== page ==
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Top customer reviews
I'm not sold on this book yet and wish reviews would be updated by people after they've actually baked from it. Yes it is full of information and there's lots of good sounding recipes, but information and good sounding don't necessarily equate with good results. Baking is much more science than art so the information needs to be spot on. Unlike cooking where questionable results in many cases can be tweaked to be edible or even better than the recipe, this is not always the case with baking. So here's my take so far.
I made the banana bread and like the prior reviewer whose post is no longer viewable, it was dense. Since we both had the same result, I'll keep the current recipe which is loved by all. I made the Overnight Waffles for use in a Belgian waffle maker. The description reads light and chewy. They were definitely chewy. To contrast, I made the King Arthur waffles the next morning and this was undoubtedly the winner.
The first shot at the no knead bread was a gloppy mess, which led to me overworking the dough and eventually throwing it out. Cut to the NYTimes video of Mark and Jim Leahy and voila, my bread came out perfectly using the NYT recipe, which is different than the book. Made the HTBE version again and it was same result as the first time which is runnier and goopier than the NYT version. I baked it and it was fine. Didn't look as nice as the NYT version and not as easy to work with, but texture and flavor were nice. Waited a couple of days and I made it again.
Im going to stick to the NYT version. The ratio of measured ingredients is not the same between the two recipes, which speaks to using weight as the reference in a recipe. Also, short of reading about working with sticky dough six pages earlier, a person not familiar with bread baking would be confused by the optional 2 tbsp of olive oil. There should at least be a mention next to the word optional about greasing the bowl with it.
The recipe for the sourdough starter was a bomb. I now have the KA one finishing up in the kitchen and I will stick to it.
I'm ready to bake from The Four and Twenty Blackbirds Pie book and will do a comparison between their crust which is not made with a food processor and Mark's which is. I hope more reviewers actually review after trying some of the recipes and not just based on appearances. Certainly I've not made enough to give a full review on all recipes, but felt it important the book not come off as the solution to every homemakers desire to nail baking first time around without anyone commenting on results.
This was the Bittman weekend at my house. Here are the recipes I've tried, with my thoughts on the final items.
Banana Bread. Easy recipe, no problems. I gave the bread 4.5/5. It was a bit too sweet for my taste (maybe the bananas were extra sugary?), but I am biased. I've used an awesome recipe for years that contains sour cream, and Bittman's recipe doesn't. His was a bit firmer than mine, but then again, that's a matter of preference.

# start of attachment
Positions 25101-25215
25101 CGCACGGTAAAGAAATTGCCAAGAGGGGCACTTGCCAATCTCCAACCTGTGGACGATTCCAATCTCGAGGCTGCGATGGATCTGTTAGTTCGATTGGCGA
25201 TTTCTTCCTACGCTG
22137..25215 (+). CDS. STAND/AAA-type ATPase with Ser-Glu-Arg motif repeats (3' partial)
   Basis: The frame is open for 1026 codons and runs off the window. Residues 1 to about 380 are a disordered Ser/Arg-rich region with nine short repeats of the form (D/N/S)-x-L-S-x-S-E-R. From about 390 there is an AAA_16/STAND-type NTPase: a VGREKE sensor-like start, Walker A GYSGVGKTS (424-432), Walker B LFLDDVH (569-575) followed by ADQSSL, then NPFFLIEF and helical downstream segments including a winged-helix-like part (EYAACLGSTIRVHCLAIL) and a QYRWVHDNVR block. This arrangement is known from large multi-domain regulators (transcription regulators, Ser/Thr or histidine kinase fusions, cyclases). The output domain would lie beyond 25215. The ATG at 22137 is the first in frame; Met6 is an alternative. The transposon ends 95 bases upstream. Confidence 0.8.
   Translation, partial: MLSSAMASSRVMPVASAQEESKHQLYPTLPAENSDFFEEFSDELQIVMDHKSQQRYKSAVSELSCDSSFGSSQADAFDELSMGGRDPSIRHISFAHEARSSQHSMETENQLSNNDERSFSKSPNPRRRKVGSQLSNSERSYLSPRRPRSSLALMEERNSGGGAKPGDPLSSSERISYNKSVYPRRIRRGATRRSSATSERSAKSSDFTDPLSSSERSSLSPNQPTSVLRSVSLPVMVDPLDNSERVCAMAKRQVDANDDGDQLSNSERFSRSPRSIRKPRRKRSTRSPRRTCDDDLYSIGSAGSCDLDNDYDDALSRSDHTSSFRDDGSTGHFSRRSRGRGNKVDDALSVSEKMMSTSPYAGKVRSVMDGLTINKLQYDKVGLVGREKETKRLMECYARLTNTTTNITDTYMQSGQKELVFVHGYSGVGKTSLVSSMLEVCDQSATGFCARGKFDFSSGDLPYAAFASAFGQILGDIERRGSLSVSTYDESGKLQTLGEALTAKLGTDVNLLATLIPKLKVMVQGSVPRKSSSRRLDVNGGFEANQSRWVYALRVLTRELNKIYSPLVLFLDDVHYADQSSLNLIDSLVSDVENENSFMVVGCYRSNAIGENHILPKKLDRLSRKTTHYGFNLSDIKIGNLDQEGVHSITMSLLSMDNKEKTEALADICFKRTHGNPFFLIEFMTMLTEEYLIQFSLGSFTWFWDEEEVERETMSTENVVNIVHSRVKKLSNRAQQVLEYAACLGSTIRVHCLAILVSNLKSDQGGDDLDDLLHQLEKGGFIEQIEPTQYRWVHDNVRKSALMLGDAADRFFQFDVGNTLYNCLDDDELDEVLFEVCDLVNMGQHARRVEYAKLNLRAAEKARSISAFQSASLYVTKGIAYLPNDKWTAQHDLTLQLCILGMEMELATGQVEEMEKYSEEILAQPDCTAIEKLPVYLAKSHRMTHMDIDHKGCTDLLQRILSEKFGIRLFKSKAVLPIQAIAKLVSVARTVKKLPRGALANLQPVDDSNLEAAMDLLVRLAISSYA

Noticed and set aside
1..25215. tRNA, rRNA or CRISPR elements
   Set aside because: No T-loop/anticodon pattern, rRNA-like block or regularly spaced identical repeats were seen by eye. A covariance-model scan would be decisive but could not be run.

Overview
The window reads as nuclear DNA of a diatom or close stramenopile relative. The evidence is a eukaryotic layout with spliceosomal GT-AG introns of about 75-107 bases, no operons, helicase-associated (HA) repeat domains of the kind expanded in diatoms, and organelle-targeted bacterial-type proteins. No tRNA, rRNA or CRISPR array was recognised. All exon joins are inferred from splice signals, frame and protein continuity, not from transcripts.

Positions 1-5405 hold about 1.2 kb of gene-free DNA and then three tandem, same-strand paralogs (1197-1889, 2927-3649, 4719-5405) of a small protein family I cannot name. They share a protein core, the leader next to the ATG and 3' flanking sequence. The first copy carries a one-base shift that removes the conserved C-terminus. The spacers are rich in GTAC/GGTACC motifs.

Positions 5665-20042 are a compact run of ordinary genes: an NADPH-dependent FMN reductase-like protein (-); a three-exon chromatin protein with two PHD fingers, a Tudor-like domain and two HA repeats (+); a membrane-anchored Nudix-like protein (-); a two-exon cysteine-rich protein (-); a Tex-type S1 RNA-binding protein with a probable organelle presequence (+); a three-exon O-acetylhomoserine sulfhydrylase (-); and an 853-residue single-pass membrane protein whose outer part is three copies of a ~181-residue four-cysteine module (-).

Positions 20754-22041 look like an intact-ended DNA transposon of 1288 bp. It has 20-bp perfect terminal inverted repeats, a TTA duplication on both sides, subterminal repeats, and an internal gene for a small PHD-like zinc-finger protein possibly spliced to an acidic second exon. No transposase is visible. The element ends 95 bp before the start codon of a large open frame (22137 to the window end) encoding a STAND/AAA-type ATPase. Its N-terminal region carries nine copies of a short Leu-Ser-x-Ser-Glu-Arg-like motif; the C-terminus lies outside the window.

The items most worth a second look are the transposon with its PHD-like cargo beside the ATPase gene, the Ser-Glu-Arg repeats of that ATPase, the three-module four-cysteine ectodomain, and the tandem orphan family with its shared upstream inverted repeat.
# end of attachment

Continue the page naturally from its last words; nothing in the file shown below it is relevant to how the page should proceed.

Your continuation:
Pumpkin pie. That's 2 recipes, the flaky crust (good -- though I might've gotten carried away and over processed it a bit, but it held up fine). The pie could have used more spices, but the texture and mouth-feel were excellent. Definitely beats store bought!
Popovers. I got six giant ones baked in a large size popover pan (recipe for 12 small). Excellent!
And then for the holy grail. Brownies. I've spent my life searching for the perfect one...This might be it. He uses cocoa, not chocolate, but I did add the bonus chocolate chunks, one of the optional tweaks he recommended. Soft, fudgy, chocolatey, gooey.... next attempt will be with Valrohna instead of Hershey's, and I'll know for sure if I the search is over!
I agree with the reviewers who commented on the lack of measurements in weights. I was miffed when a recipe read to use a "stick" of butter, and I had Plugra brand, that's 8 oz, while the usual stick in the US is 4oz, one of four in the package. I played safe and used 4oz of it, and the recipe worked. I suspect the lack of weight measurements may be a carry-over from his cooking books, but baking needs to be more exact, and the oversight is almost inexcusable. So, I'm with the other reviewers on that, and am knocking off a star.
However, I'm discovering that I prefer the format and style of this book more so than my previous go-to all-purpose baking tome, the King Arthur Flour Bakers Companion, which has been relegated to the Goodwill pile. It's easier for me to riff off a "master" recipe than to pore through ten similar recipes (e.g. Muffins with variations vs. pages of different muffins that are all essentially the same basic recipe). This may be preferable to those of us who are somewhat experienced bakers, might be harder for brand new ones. For this, though, I'm giving 3/4 of a star back.
Final verdict: 4.75 stars.
I have a few more recipes planned for this week. If there is a significant change to my rating, I will update the review.
One last disclaimer: I paid for this book, wasn't given any freebies, and I don't know Mr Bittman!